— Informa Research predicts that we’re going to be watching massive amounts of information and entertainment on our increasingly common smart phones. Mobile data use will jump from 85 megabytes to a whopping gigabyte a month over the next five years, Informa predicts. That’s likely to mostly be video.
— Research analysts DisplaySearch now predict that 40 million “connected TVs,” such as the Google TVs and other configurations from other consumer-electronics companies, will be sold this year. Again, these devices are mostly streaming content that you won’t own or keep, rather than downloading it for you to own.
— Redbox, the cut-rate DVD kiosk company, is about to announce a major streaming partnership. It’s a sensible next step; even at $1 to rent a DVD, it’s hard to see Redbox’s long-term growth opportunities in the physical delivery side.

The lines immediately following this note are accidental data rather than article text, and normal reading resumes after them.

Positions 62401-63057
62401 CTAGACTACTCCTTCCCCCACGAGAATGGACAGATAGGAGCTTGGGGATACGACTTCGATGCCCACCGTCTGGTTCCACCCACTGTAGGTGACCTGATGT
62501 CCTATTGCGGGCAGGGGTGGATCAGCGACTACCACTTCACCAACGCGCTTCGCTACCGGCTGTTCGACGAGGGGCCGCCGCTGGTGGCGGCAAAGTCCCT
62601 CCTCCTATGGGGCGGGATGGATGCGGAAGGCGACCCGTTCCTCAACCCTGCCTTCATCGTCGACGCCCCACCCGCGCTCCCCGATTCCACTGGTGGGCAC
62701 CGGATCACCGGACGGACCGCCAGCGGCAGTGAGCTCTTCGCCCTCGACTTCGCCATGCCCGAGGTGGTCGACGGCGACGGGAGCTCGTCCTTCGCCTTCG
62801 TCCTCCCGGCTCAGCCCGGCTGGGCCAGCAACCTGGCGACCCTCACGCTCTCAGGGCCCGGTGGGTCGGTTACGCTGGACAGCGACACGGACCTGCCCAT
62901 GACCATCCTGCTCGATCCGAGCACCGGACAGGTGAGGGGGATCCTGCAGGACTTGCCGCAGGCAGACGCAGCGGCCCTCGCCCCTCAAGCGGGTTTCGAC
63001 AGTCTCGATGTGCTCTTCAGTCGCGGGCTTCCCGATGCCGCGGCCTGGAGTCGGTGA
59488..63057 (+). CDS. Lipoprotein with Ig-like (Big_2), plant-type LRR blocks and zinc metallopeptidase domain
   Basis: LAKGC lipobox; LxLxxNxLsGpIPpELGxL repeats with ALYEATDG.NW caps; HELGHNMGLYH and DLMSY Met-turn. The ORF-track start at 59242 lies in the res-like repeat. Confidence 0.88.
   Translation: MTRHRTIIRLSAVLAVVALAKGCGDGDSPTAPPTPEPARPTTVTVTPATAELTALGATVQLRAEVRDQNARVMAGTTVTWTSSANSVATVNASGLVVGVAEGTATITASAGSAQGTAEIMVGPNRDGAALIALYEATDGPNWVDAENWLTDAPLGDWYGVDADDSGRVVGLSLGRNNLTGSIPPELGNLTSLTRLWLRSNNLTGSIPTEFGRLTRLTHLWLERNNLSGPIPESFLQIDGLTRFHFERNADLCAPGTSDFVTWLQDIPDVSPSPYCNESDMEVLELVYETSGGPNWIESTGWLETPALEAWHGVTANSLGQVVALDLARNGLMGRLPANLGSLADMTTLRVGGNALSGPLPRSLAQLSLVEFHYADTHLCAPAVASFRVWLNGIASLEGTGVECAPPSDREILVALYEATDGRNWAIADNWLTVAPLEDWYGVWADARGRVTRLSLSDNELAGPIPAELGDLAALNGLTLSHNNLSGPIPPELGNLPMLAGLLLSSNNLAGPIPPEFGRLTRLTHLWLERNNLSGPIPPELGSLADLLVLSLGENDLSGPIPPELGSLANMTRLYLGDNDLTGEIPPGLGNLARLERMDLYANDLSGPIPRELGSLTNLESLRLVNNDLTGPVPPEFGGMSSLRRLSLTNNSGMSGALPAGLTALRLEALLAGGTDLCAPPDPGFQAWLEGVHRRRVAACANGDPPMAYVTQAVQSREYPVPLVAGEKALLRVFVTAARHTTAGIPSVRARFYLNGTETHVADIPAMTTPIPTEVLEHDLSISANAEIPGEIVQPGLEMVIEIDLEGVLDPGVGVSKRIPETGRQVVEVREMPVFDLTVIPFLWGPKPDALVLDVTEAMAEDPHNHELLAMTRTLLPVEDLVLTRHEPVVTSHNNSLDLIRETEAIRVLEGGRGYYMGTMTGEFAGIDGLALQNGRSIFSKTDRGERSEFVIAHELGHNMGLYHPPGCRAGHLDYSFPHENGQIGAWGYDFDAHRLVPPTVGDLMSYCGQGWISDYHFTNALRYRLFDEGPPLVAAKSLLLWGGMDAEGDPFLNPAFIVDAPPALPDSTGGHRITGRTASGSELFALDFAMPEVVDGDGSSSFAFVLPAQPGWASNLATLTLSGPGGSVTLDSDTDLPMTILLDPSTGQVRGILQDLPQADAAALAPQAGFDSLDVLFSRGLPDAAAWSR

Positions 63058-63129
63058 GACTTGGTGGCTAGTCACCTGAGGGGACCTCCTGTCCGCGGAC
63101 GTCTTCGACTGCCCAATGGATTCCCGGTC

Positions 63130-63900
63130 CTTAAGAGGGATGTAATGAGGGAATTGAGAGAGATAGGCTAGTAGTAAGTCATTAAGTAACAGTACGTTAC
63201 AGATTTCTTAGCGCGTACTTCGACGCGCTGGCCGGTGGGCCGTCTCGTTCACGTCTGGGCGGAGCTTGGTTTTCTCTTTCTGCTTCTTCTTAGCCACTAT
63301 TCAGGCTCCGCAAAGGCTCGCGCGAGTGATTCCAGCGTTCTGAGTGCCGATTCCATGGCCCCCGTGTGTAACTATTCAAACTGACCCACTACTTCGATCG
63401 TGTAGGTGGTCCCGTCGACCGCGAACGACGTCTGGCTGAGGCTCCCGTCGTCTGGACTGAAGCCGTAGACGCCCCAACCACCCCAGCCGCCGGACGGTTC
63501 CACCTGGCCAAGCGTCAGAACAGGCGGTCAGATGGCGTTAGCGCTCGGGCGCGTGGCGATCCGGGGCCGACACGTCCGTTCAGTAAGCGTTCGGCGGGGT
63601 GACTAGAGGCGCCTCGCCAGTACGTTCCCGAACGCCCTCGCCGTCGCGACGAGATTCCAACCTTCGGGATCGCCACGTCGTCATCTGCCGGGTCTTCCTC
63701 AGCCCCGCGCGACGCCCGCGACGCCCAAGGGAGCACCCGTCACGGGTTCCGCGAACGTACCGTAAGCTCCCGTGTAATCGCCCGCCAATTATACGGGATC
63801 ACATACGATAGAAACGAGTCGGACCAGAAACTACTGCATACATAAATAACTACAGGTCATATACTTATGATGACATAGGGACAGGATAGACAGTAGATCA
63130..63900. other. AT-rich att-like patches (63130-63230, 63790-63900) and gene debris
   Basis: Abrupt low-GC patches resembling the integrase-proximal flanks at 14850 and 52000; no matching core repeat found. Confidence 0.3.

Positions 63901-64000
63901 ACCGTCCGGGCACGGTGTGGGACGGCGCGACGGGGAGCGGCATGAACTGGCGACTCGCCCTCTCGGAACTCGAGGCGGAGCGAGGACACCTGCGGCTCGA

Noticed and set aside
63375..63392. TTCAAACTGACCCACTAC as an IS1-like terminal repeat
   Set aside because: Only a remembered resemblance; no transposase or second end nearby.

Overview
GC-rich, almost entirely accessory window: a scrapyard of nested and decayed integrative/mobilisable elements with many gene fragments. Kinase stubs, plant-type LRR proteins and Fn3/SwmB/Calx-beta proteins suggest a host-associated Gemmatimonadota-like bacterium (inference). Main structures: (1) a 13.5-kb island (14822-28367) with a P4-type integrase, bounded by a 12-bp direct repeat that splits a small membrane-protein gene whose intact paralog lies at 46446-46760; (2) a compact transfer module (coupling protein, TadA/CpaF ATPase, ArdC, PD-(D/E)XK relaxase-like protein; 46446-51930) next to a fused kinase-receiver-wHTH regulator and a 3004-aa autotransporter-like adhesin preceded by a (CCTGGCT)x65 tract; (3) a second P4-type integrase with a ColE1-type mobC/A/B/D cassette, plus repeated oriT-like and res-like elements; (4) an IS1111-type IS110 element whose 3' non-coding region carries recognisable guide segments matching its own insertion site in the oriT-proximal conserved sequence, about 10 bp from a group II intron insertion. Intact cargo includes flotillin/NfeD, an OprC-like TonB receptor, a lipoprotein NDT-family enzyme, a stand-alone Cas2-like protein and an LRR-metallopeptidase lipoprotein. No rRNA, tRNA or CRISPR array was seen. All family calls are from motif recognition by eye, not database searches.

— At the Digital Hollywood panel on Connected TVs that I moderated a couple of weeks ago, Cisco’s Josette Bonte quoted research showing a third of broadband consumers already are watching TV shows through the Internet, and 11 percent watch video on their mobile phone.
This big change in media distribution is not only coming, it’s kinda already here. Yes, most of us will still have computers that have big hard drives, and DVD/CD drives, to store and play lots of music and movies and stuff that we’ve downloaded.
Given the replacement cycles for these machines, and the habits we’ve built up, we’ll still have them for years to come. But the iOS App Store and Google’s equivalent Android Market (which just broke the 100,000 offerings level) are harbingers of where even mainstream computing is headed.
And don’t forget, Hollywood has been watching its DVD goldmine slowly tap out for years, while CD sales have been battered for a decade. Valve’s Steam and Microsoft’s Xbox Live Arcade services are useful new venues for distributing videogames online to millions of ardent players.